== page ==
Alan D. Viard
Criminal Justice System, The Americas
The IRS denied the $1200-per-adult rebates to these groups even though they unambiguously qualify for the payments under the Coronavirus Aid, Relief, and Economic Security (CARES) Act.
In previous posts (here and here), I discussed the IRS’s lawless policy denying rebate payments to several groups that it loosely refers to as “incarcerated” — convicts serving their sentences, defendants institutionalized because they were found incompetent to stand trial or insane, persons detained under sexual-predator laws, fugitives from justice, and probation and parole violators. The IRS denied the $1200-per-adult rebates to these groups even though they unambiguously qualify for the payments under the Coronavirus Aid, Relief, and Economic Security (CARES) Act. When asked about the policy’s legal foundation, an IRS spokesman replied, “I can’t give you the legal basis.” As one observer commented, “It appears that the IRS is just making this up.”
In a victory for the rule of law, however, the IRS recently abandoned its policy in the face of adverse court decisions.
As I previously reported, Judge Phyllis J. Hamilton of the US District Court for Northern California issued a nationwide preliminary injunction against the IRS policy on September 24, after concluding that the policy was likely illegal and that its continuation would irreparably harm prisoners. On October 14, Judge Hamilton converted the preliminary injunction into a permanent injunction after definitively concluding that the policy was illegal. The administration appealed to the US Court of Appeals for the Ninth Circuit. On October 23, a three-judge Ninth Circuit panel unanimously denied the administration’s request for an emergency stay of the injunction after concluding that the administration had not shown that its appeal was likely to succeed.
In the wake of these defeats, the administration has abandoned its effort to defend the IRS policy. On December 11, the Ninth Circuit panel granted the administration’s request to drop its appeal.
Did Congress want prisoners to receive the rebates when it adopted the CARES Act last March? Or did it overlook the issue during the rushed legislative process? If so, would it have disqualified prisoners if it had thought about the matter? There is no way to know, and it does not matter. The IRS must follow the law that Congress passed, not some hypothetical law that it imagines Congress wanted to pass. As the late Justice Antonin Scalia wrote in a unanimous 1988 Supreme Court decision about the Americans with Disabilities Act, prisoners may claim relief under a law when they are covered by its “unambiguous statutory text,” whether or not Congress “expressly anticipated” that the law would apply to prisoners.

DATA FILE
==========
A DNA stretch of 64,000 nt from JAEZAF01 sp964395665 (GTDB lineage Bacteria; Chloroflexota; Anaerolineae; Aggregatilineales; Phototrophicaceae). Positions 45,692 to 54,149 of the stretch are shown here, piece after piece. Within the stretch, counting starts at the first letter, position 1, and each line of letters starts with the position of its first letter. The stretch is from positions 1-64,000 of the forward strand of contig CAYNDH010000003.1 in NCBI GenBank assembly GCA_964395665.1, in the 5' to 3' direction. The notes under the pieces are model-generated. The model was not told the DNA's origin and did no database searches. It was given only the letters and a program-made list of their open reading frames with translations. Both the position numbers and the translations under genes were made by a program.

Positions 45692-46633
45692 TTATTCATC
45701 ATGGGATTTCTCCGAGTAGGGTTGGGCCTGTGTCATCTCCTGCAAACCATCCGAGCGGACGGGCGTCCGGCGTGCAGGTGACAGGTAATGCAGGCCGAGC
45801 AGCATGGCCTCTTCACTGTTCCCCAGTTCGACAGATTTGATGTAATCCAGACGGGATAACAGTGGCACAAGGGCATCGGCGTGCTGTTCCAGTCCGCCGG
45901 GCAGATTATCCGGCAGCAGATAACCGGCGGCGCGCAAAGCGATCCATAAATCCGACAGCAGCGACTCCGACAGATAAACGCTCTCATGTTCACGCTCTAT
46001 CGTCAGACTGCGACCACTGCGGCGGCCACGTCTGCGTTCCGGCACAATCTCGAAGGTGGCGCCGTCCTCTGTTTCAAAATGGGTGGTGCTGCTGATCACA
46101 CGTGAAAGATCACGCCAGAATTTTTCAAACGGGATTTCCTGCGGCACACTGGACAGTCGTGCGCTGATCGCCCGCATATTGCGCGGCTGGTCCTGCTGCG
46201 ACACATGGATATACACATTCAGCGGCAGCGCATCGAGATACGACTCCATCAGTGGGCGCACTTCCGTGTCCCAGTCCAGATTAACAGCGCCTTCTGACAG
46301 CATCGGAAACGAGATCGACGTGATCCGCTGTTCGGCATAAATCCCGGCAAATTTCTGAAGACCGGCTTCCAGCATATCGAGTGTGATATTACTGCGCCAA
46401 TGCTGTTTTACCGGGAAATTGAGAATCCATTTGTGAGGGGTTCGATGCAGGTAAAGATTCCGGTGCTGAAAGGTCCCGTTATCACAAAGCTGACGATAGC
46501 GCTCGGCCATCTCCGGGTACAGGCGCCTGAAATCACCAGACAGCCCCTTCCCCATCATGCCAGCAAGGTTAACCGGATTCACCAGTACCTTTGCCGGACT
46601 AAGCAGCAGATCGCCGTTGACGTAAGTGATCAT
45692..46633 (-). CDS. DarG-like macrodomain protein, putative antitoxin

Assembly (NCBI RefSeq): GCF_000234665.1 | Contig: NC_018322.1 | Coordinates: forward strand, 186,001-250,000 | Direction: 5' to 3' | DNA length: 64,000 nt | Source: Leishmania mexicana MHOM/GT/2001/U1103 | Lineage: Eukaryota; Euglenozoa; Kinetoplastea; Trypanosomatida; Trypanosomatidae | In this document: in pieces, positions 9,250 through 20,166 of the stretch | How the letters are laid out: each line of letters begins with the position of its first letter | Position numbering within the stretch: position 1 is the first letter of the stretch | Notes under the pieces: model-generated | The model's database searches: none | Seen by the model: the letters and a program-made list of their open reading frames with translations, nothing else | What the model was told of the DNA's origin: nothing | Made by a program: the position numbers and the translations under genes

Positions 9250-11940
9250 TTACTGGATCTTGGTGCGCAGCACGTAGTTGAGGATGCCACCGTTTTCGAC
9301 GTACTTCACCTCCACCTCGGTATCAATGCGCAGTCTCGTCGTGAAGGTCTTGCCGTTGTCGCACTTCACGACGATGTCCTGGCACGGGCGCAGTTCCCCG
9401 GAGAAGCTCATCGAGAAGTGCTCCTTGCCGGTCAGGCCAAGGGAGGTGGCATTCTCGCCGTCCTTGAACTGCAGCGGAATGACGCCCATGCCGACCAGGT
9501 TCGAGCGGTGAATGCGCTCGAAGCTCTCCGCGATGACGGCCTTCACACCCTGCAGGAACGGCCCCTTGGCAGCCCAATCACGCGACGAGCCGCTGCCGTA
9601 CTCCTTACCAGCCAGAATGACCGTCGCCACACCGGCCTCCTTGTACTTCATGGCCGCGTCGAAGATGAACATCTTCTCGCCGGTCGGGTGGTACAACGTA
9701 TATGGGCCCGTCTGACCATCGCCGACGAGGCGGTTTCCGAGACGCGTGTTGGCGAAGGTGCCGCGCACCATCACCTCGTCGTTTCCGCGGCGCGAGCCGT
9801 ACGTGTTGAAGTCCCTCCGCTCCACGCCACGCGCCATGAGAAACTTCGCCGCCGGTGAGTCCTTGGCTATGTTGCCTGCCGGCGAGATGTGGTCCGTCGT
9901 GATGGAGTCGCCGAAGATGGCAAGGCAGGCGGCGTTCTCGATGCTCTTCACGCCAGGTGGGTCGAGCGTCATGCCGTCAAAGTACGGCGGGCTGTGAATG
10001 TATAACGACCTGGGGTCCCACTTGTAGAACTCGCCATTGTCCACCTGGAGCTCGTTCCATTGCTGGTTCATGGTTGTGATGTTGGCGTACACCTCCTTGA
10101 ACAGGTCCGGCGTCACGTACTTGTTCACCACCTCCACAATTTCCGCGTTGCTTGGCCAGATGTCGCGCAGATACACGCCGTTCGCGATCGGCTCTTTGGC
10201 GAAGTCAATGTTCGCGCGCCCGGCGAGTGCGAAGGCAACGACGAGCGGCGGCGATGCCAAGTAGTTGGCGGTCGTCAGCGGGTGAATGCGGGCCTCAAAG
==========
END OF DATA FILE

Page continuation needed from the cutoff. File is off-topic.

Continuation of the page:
In any event, Congress has now made a clear decision to allow prisoners to receive rebate payments. Last July, the Senate Republican leadership proposed a stimulus bill that would have retroactively disqualified prisoners from the rebates provided in the CARES Act and barred them from a second round of rebates outlined in the bill. However, that bill did not become law. In contrast, the stimulus bill that did become law on December 27 offers a second round of rebates, with no provisions disqualifying prisoners from either those rebates or the ones provided by the CARES Act. It is clear that Congress acted deliberately when it decided not to include the provisions from the Senate leadership’s bill, particularly because it did make other changes to the CARES Act’s rebate provisions. On a related note, the new law also restores prisoners’ eligibility for Pell educational grants, as discussed by my colleague Brent Orrell.
Although Americans may disagree about whether prisoners should receive rebate payments, we should all agree that the IRS must follow the laws passed by our elected representatives in Congress.
This article was first published by the American Entreprise Institute.